There’s no blueprint that identifies what a good, proper cybersecurity plan looks like. After all, while industry best practices and solid security tooling can go a long way toward protecting your organization from threats, the fact remains that what “works” varies widely from one organization to the next.
It’s difficult to pin down exactly because of the many variables that could potentially alter the course from “this works 100%” to “this works most of the time in X scenario” to “this doesn’t work anymore”.
Among the commonly seen variables affecting the efficacy of cybersecurity solutions are:
- Not having dedicated IT/Security teams
- Skills gap for IT and Security teams
- Lack of security awareness training for employees/staff
- Utilizing software tools that are mismatched or do not fully support devices
- Missing policies and compliance guidelines or not updating them iteratively
- No alignment between policies and enforcement within security solutions
- Minimal insight or reporting capability to monitor device/app health
- Lack of consistency when deploying preventive solutions
- Interoperability with device management solutions
- Inability to scale and/or evolve with solutions as needs change
- Not performing thorough risk assessment of network and computing infrastructure
Sadly, these and other variables that may be unique to your specific industry make developing a “one size fits all” solution just plain inaccurate at best – and with the potential to leave your organization open to security risks they cannot defend against at worst.
The aim of this writing is not to ascertain what is the best way to address the unique needs of [insert your company name here], but rather to answer the question, what happens when security is an afterthought?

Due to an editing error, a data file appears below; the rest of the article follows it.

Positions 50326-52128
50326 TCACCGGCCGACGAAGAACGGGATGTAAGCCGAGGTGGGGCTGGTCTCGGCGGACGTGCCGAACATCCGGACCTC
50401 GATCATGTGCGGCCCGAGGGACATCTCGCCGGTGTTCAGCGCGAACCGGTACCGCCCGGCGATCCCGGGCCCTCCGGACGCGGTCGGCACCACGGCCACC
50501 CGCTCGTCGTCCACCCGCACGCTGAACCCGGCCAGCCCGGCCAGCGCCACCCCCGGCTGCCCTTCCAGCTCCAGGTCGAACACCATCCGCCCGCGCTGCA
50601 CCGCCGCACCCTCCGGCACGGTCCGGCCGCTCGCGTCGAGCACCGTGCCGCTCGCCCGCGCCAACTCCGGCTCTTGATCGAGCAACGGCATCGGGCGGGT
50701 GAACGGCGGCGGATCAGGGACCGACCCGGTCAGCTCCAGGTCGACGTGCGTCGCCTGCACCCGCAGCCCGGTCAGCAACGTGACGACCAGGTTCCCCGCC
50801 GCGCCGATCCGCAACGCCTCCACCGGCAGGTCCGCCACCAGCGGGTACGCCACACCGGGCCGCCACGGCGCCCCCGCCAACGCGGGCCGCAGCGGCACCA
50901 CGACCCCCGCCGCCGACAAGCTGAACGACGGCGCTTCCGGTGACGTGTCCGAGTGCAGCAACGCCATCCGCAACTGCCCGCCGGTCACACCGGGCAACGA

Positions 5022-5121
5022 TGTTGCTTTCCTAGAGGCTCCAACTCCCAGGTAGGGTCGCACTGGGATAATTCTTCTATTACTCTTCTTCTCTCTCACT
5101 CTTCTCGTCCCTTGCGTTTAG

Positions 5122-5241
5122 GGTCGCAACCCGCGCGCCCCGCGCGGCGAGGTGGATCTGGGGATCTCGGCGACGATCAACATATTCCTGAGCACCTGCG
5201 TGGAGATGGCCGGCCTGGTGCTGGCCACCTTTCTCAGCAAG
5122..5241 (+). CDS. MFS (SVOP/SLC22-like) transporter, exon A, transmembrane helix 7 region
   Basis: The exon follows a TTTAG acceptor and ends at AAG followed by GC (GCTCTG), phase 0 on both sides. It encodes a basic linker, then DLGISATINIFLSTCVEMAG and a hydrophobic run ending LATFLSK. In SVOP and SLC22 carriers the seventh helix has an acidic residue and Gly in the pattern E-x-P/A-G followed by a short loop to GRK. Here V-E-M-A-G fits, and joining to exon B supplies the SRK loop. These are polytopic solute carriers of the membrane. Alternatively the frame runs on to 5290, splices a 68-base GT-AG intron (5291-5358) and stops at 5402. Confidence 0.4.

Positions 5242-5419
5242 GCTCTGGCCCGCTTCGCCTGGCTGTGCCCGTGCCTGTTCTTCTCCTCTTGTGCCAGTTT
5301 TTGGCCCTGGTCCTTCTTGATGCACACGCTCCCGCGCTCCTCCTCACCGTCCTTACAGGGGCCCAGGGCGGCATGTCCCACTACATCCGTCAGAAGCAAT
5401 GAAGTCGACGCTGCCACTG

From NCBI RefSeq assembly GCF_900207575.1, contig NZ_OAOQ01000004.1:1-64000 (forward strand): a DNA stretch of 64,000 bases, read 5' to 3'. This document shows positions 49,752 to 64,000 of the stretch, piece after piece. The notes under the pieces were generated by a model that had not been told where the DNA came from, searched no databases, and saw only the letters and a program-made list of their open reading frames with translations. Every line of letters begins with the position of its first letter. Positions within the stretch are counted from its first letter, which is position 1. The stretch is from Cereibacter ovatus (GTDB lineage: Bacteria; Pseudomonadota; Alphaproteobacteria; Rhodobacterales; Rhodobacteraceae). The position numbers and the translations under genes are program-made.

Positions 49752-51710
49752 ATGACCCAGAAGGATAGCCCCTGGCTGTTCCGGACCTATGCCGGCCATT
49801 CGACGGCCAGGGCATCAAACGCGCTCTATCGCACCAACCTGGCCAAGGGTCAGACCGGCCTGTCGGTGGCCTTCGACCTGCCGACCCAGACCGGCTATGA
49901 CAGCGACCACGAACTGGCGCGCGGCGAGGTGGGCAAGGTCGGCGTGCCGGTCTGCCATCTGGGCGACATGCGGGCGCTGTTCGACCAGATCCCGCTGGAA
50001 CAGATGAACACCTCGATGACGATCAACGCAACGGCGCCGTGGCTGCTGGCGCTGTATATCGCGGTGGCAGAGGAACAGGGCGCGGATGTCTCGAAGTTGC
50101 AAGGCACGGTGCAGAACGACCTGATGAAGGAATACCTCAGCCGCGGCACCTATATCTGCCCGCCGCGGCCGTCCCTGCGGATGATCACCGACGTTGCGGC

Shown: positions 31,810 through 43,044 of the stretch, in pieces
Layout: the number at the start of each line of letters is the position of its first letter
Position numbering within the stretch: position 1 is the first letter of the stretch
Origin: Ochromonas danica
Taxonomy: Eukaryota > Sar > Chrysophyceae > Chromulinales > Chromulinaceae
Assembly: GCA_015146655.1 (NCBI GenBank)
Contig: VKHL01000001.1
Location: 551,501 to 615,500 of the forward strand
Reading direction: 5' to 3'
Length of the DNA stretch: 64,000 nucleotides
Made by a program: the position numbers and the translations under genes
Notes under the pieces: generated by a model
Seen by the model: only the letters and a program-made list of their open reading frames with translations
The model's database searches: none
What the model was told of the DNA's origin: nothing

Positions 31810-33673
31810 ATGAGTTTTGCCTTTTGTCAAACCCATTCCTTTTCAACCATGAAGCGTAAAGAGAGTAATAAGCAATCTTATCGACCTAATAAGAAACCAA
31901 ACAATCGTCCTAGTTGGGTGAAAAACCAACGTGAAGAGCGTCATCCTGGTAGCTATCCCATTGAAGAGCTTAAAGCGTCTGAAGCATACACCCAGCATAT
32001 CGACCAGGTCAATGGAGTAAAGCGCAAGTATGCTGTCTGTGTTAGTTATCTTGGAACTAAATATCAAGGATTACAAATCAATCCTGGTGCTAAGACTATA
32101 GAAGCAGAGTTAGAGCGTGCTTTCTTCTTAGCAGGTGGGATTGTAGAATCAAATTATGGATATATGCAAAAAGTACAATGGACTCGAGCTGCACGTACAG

Also, to consider the possible fallout when security is not considered a regular practice, instead being relegated to nothing more than a tool or app run “when there’s an issue”.
More to the point, we dive into the critical “misses” that sometimes occur when security solutions are implemented haphazardly. Also, how despite a good-natured attempt to shore up vulnerabilities, a mishandled security solution may actually introduce additional risk while providing a false sense of relief that the solution is identifying and mitigating threats.
“Release the Kraken!”
In their haste to implement a solution after a security incident has occurred, organizations often scramble to deploy risk mitigation. While understandable, the need to be quick may ultimately serve to betray the needs of the organization if done so on a whim. If the appropriate due diligence is not taken to properly vet a new solution before it is deployed, the result could lead to lessened – not increased – protections against risk due to:
- Incompatibilities with existing infrastructure
- Lack of support for device and/or OS features
- Decreased performance of critical apps/services
- Loss of confidence from employee/staff
- Learning curve stemming from training
- Unknown factors introduced by security solution
Part of the solution or part of the problem?
Conversely, on the opposite end of the spectrum to a solution that hurts instead of helps – and just as equally perilous to strengthening organizational cybersecurity – is one that seemingly does nothing at all.
It could be argued that this may be the worst of them all, since they may provide a false sense of security, providing organizations with the feeling that threats are being addressed and risks mitigated when in fact, none of them may be occurring.
Let me explain. An important aspect of a comprehensive endpoint security solution is its capability to detect threats as they occur, identify risky apps and behaviors, provide IT and Security teams insight into device health through continuous monitoring and provide real-time alerts of detected instances through granular reporting data.